Cable thieves strike in busy Woolwash Road
ONE of East London’s busiest roads, Woolwash Road near Haven Hills, have been left in the dark due to cable theft.
This is the second major road in East London that has been hit by cable thieves and vandals after the very busy Mdantsane access road, popularly known as Black Road, was left mostly powerless for more than four years now.
Besides both roads being among the busiest in the Buffalo City Metro (BCM) area, they are also two of the most dangerous, with bad road accidents a regular occurrence.
Steel street lamp posts have been bent over and copper cables stolen on the two roads, making them even more dangerous at night.
The notorious Black Road has seen a lot of fatalities over the years and since it is without any lights at night, it is even more dangerous.
Motorists now also find driving on the very dark Woolwash Road a problem at night, with almost no visibility.
GO! & Express news editor Ethienne Arends, who drives on the road daily, said: “You cannot see anyone crossing Black Road. However, it’s 10 times worse on Woolwash Road. You can’t even see someone wearing white clothes crossing the road at night.
“Cars now resort to driving with their brights on, which only makes it worse for oncoming traffic as it blinds you even more on such a dark road. It is bad to drive on a road where motorists make their own rules.”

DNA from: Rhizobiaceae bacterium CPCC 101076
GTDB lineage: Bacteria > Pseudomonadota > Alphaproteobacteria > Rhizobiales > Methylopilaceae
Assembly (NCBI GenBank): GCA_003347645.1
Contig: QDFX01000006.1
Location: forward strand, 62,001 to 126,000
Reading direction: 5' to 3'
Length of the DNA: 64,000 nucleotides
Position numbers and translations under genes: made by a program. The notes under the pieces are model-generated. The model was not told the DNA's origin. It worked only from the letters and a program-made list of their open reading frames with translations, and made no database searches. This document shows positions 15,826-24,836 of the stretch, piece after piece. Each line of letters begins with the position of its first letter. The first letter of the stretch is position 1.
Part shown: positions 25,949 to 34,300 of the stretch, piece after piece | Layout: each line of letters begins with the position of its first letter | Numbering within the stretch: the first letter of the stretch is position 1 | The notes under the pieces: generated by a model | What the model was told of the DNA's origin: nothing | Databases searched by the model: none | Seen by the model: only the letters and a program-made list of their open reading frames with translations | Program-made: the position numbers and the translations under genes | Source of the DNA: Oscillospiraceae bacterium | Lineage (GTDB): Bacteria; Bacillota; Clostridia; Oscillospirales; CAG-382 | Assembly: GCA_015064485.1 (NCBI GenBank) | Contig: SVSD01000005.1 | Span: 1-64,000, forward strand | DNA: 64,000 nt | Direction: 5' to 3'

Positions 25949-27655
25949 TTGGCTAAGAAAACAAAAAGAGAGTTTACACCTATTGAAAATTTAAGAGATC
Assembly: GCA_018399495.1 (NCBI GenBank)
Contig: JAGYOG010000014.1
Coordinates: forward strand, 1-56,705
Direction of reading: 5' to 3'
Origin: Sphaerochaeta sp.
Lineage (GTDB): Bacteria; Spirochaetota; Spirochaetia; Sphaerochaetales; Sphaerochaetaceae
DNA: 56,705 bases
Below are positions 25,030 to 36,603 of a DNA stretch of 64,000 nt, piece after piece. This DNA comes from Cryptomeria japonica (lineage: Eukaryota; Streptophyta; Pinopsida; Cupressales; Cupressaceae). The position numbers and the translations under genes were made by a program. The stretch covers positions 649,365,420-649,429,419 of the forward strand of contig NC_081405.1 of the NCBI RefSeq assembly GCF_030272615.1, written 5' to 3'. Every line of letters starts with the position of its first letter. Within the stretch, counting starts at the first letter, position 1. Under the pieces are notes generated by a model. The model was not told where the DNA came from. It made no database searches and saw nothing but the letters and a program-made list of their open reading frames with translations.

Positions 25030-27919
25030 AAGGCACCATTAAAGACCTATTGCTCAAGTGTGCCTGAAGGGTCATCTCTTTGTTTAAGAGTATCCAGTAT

BCM spokesman Sibusiso Cindi said all the equipment and lights that had been vandalised, as well as the stolen copper cables, would be replaced.
“However, before we can fix these, there are other processes that must be kick-started and we have already done so.
“Those processes include costing, budget allocation and ordering of the material.”
“Moreover, the lights on the Black Road have been replaced a few times, but are vandalised time and time again,” Cindi said.
The police confirmed the cable theft case on Woolwash Road.
Police spokeswoman Warrant Officer Hazel Mqala said: “There is a case that has been opened at Scenery Park police station for copper cable theft. However, no arrests have been made but we are continuing with investigations.
“There are operations taking place targeting the scrap metal dealers [who buy copper cables/wires] and secondhand goods stores, but I cannot divulge when and where the places are,“ Mqala said.